One of my abiding memories of my conversation with Dr Adamson was of his almost encyclopaedic musical memory, and an obvious passion for the series and its performers and music. Music, I felt, was more than simply a pastime for him. It was famously said that the goal of the BBC wasn’t to provide the public with what they wanted, but what ‘they will like tomorrow’. A similar goal might fit Camerata Musica: the opportunity to hear elite music in a welcoming and accessible setting, with the open-minded goal of broadening tastes and offering new experiences.

The 2019 offering befits this, with lots of piano music featuring. On the 19thJanuary, Rafał Blechacz plays a programme of Beethoven, Schumann, Mozart and Chopin. On the 2ndFebruary, Leon McCawley plays three Beethoven sonatas, op. 109, 110, and 111. The 5thof March sees Arcadi Volodos deliver a varied and virtuosic programme of Schubert, Rachmaninov and Scriabin. Several of his own arrangements feature: Volodos will play the sighing, troubled slow movement of Rachmaninov’s Sonata for ‘cello. The Doric Quartet play Haydn, Britten and Schubert on 8thMarch to round off the term. The programme finishes, fittingly, with Schubert’s last quartet: a lengthy first movement complete with tremolandi and several fraught, searching, beautiful phrases moving through harmonic uncertainty. This is a major work, and a challenging one. But it displays all the variety, tenderness, and emotion that can be found in music. It does, I think, encapsulate what Camerata Musica sets out to do.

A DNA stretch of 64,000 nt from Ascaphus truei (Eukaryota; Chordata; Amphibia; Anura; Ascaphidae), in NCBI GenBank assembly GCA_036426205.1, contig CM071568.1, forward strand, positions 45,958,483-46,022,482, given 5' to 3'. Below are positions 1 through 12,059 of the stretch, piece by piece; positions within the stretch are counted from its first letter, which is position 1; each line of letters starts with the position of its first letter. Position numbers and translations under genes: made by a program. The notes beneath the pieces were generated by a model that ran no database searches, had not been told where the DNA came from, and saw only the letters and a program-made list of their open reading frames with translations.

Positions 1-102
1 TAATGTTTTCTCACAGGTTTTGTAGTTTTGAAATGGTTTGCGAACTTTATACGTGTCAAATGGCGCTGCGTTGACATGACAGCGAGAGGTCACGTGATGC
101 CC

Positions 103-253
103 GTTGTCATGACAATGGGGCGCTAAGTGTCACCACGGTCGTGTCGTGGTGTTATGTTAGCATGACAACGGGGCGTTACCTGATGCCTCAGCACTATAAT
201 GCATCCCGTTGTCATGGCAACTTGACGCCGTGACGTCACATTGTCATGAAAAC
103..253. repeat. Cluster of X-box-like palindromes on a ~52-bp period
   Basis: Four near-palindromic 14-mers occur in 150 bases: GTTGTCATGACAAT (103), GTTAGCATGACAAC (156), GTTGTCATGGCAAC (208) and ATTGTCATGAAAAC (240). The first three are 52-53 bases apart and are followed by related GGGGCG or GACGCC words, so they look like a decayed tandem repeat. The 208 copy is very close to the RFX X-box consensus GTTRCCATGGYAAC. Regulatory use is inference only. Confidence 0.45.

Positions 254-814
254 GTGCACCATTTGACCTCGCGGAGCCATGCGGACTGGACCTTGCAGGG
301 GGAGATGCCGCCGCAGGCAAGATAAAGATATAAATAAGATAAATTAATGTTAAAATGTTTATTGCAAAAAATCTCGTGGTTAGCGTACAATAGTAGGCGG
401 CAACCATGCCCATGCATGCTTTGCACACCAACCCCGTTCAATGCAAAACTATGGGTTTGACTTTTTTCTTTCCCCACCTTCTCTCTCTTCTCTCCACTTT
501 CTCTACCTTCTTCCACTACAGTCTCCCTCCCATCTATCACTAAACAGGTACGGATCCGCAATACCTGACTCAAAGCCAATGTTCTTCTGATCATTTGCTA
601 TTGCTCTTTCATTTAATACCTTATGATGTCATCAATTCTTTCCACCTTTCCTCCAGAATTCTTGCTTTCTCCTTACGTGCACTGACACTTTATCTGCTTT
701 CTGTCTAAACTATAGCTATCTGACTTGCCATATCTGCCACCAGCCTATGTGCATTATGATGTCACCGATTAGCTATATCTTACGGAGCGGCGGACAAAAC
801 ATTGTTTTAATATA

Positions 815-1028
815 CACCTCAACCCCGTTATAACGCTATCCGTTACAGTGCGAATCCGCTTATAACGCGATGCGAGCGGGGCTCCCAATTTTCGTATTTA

Rafał Blechacz plays on 19th January@grisonimara